Amy Goldschlager Reviews Julia Unbound Audiobook by Catherine Egan

Julia Unbound, Catherine Egan; Erin Spencer, narrator (Listening Library, $32.95, digital download, 11.5 hr., un­abridged). August 2018.

The final installment of The Witch’s Child trilogy is a real race against time that practically explodes with plot. Julia’s brother Dek has been captured by the sinister Casimir and implanted with a sac of poison that will kill him in a couple of weeks. To save her brother, Julia has accepted Casimir’s contract, in the form of a creepy insectoid thing implanted in her wrist that is slowly traveling to­ward her brain. Once it’s there, she will be under Casimir’s mental control and forced to give up the location of Theo, the toddler who holds within him the remaining third of the apocalypse-inducing Book of Disruption. In the meantime, Casimir wants Julia to prop up his candidate for the throne of Frayne, an intelligent and extremely attractive but unworldly young duke, against a rebel claimant, the newly arrived but savvy Princess Zara. Can Julia prevent her brother’s poisoning, pretend to serve Casimir while also supporting Zara and the rebels, forestall the creature from reaching her brain, save Theo, stop Casimir from assembling the Book of Disruption… and figure out the source of her vanishing power and how it connects to her dead witch mother’s past?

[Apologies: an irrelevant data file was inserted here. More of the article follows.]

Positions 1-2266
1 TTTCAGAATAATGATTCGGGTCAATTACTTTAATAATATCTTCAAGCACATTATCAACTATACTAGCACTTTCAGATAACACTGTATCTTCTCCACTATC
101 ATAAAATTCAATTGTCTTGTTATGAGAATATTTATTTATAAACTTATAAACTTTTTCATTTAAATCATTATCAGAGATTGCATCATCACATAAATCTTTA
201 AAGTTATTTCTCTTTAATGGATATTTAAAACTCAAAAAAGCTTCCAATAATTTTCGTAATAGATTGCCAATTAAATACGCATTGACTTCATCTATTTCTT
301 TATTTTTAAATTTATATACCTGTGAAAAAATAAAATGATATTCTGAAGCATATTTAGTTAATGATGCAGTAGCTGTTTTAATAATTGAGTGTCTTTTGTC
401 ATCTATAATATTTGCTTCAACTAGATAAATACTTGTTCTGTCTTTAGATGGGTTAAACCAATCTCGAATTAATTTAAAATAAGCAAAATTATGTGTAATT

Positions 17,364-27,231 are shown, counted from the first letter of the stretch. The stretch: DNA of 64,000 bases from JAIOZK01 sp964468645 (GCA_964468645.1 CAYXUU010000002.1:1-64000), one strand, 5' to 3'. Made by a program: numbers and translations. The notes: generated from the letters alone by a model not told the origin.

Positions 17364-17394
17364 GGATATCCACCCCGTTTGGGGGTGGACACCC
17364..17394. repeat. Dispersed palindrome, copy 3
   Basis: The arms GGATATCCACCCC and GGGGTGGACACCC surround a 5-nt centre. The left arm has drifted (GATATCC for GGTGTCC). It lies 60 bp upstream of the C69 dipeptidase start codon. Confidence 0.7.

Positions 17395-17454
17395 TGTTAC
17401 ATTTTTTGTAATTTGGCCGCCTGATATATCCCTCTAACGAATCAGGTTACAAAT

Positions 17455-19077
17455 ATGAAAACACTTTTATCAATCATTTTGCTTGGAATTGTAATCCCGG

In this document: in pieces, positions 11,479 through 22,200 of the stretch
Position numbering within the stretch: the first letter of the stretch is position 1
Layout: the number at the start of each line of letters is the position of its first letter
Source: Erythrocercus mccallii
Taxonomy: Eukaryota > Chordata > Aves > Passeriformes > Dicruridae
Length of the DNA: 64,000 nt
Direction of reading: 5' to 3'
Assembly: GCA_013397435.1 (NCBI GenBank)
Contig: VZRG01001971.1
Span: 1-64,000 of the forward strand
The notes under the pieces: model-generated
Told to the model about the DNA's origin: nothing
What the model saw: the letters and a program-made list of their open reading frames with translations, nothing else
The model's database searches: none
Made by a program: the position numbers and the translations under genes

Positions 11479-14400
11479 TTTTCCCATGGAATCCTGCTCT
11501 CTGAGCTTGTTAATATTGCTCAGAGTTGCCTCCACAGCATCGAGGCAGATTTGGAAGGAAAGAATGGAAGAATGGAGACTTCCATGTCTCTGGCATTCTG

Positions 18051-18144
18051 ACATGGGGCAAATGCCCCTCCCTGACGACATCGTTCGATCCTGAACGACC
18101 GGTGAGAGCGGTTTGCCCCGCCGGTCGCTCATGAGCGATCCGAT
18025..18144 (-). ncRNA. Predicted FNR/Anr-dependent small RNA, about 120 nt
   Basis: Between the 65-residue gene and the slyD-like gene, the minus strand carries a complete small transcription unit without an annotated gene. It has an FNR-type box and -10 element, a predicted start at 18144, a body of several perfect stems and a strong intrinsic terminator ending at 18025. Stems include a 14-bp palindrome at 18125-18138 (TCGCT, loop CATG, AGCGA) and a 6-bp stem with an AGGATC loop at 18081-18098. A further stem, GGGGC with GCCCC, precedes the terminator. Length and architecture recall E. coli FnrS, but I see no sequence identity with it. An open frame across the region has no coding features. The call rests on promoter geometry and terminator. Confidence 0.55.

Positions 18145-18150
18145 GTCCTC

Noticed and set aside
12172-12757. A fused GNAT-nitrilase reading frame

It’s a lot, but somehow it all hangs together, and the rapid, action-packed pacing makes for some very exciting listening. There’s no role for Will Damron in this production, which is just as well, since his talent wasn’t sufficiently utilized in the previous two books. Spencer does her usual expert job voicing the strong-minded Julia, now more beset than ever with problems. In my review of book one, Julia Vanishes, I remember writing that Julia was not as tough as she thought she was. By the time we’ve reached book three, time and bitter experience have made her that tough, and both Egan and Spencer beautifully portray a young woman in difficult circumstances desperately struggling to maintain her moral center and preserve the ones she loves.

This review and more like it in the October 2018 issue of Locus.

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